The site now occupied by Belfast City Hall was once the home of the White Linen Hall, an important international Linen Exchange. Plans for the City Hall began in 1888 when Belfast was awarded city status by Queen Victoria. This was in recognition of Belfast's rapid expansion and thriving linen, rope-making, shipbuilding and engineering industries.

Construction began in 1898 under the supervision of architect Sir Alfred Brumwell Thomas and was completed in 1906. Belfast Corporation, now the council, its their profits from the gas industry to pay for the construction of the Belfast City Hall.

The exterior is built mainly from Portland stone and is in the Baroque Revival style. It covers an area of one and a half acres and has an enclosed courtyard. Featuring towers at each of the four corners, with a lantern-crowned 53 m copper dome in the centre, the City Hall dominates the city centre skyline. As with other Victorian buildings in the city centre, the City Hall's copper-coated domes are a distinctive green.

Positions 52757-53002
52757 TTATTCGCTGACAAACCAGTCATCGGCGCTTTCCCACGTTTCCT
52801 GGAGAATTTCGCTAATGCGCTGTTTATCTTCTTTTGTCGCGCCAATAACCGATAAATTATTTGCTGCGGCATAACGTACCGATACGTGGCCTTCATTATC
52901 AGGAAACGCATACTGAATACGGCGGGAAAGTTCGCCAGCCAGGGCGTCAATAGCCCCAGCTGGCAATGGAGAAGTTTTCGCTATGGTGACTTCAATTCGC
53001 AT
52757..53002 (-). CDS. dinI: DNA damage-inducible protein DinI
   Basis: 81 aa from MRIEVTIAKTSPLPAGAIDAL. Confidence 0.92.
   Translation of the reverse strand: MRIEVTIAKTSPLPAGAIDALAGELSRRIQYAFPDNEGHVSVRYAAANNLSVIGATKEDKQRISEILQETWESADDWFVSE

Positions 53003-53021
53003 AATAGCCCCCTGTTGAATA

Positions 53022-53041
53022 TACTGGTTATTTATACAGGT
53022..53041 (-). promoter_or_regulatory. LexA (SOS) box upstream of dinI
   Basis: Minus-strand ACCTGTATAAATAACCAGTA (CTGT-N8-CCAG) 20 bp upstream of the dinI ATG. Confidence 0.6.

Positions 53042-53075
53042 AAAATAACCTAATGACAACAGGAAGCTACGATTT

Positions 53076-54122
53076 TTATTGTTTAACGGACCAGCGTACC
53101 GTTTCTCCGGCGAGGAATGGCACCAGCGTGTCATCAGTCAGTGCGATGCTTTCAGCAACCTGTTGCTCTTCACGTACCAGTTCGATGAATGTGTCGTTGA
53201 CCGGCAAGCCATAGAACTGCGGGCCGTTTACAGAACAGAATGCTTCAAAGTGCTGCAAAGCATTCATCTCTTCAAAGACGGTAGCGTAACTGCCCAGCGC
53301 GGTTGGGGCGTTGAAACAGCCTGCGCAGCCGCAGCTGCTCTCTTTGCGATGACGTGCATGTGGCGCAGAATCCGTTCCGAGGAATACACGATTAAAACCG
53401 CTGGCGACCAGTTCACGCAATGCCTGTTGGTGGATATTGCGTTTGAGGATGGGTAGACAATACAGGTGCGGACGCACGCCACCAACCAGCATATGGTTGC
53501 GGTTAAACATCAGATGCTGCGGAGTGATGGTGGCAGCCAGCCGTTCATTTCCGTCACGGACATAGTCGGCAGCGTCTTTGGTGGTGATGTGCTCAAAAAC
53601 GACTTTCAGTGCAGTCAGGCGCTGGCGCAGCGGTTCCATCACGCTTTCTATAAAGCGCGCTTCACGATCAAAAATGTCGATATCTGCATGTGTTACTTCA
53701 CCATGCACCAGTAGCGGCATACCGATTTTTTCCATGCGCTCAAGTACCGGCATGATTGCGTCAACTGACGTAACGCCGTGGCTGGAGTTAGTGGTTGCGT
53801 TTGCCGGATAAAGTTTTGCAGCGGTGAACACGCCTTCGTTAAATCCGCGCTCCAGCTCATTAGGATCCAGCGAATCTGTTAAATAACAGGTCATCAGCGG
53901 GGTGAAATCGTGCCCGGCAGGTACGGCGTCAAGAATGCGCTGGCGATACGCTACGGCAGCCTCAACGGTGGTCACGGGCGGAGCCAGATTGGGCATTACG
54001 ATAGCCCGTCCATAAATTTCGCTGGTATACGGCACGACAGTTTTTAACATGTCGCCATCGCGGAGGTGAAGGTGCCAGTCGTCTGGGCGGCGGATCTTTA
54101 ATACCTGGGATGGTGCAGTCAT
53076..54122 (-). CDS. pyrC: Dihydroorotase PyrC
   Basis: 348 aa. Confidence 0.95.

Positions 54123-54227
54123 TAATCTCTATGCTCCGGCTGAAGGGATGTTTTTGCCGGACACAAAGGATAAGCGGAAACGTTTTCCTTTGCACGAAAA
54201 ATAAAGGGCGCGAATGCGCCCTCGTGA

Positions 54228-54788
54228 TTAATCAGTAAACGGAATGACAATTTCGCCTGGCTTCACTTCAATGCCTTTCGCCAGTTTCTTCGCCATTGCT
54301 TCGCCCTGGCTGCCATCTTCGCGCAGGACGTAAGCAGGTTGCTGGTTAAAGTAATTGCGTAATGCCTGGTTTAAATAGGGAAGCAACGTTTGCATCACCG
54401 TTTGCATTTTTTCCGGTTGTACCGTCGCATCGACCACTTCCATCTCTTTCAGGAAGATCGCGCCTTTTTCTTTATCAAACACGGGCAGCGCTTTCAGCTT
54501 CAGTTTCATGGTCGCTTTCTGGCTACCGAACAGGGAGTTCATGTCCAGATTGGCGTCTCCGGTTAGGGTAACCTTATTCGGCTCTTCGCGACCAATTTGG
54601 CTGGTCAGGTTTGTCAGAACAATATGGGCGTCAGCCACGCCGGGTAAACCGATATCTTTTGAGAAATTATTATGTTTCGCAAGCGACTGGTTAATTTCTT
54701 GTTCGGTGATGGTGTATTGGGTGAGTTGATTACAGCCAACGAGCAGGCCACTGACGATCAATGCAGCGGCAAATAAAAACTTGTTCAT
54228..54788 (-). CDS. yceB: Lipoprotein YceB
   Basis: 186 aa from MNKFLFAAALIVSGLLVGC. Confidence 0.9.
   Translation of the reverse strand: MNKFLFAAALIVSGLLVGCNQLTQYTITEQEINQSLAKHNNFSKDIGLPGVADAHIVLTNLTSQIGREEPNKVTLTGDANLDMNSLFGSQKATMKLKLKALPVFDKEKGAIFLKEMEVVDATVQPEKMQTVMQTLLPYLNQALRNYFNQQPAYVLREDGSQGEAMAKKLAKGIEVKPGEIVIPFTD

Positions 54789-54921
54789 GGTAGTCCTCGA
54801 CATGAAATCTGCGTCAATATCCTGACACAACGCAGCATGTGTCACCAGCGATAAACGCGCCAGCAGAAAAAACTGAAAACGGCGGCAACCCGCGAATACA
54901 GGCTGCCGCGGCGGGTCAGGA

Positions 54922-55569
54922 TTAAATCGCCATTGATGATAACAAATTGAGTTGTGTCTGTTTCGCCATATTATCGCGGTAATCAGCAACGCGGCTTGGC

The Titanic Memorial in Belfast is located on the grounds of Belfast City Hall.

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Address

A1, Belfast, United Kingdom
See all sites in Belfast

Details

Founded: 1898
Category: Palaces, manors and town halls in United Kingdom

Rating

4.6/5 (based on Google user reviews)

User Reviews

Mark Beattie (13 months ago)
If only the walls could speak, the tales they could tell, both for inside and outside. Get some details out of the way, built by 1906 in a baroque style. Intended to be a landmark that would live long in the memory. Outside, stylish but modest in size, whilst internally, a decor of sheer beauty, a flowing staircase with various marble structures, stained glass windows and a coat of arms for Belfast. Even though it suffered many destructive moments, including the Blitz, it still stands proudly, with gardens and seating areas commendably maintained. With a cenotaph obliging both communities, it stands proudly and is a full representation of the modest but stylish attitude of the friendly warm people from Belfast. "Modesty is the gentle art of enhancing your charm by pretending not to be aware of it."..
diane C (13 months ago)